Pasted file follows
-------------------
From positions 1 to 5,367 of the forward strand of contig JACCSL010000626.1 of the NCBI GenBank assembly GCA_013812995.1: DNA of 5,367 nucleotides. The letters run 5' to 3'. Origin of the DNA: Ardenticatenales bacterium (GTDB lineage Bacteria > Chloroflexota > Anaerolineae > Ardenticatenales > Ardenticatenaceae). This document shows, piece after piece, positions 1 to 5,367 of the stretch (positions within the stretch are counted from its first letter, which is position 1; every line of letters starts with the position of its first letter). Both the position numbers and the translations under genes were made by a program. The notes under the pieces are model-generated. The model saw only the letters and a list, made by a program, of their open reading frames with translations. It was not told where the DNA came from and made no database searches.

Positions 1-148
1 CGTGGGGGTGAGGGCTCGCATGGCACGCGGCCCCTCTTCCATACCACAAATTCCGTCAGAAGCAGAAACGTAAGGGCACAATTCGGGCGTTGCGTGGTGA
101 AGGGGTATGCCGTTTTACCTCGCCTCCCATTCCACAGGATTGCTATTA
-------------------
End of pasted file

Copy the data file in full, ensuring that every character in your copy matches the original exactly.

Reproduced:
From positions 1 to 5,367 of the forward strand of contig JACCSL010000626.1 of the NCBI GenBank assembly GCA_013812995.1: DNA of 5,367 nucleotides. The letters run 5' to 3'. Origin of the DNA: Ardenticatenales bacterium (GTDB lineage Bacteria > Chloroflexota > Anaerolineae > Ardenticatenales > Ardenticatenaceae). This document shows, piece after piece, positions 1 to 5,367 of the stretch (positions within the stretch are counted from its first letter, which is position 1; every line of letters starts with the position of its first letter). Both the position numbers and the translations under genes were made by a program. The notes under the pieces are model-generated. The model saw only the letters and a list, made by a program, of their open reading frames with translations. It was not told where the DNA came from and made no database searches.

Positions 1-148
1 CGTGGGGGTGAGGGCTCGCATGGCACGCGGCCCCTCTTCCATACCACAAATTCCGTCAGAAGCAGAAACGTAAGGGCACAATTCGGGCGTTGCGTGGTGA
101 AGGGGTATGCCGTTTTACCTCGCCTCCCATTCCACAGGATTGCTATTA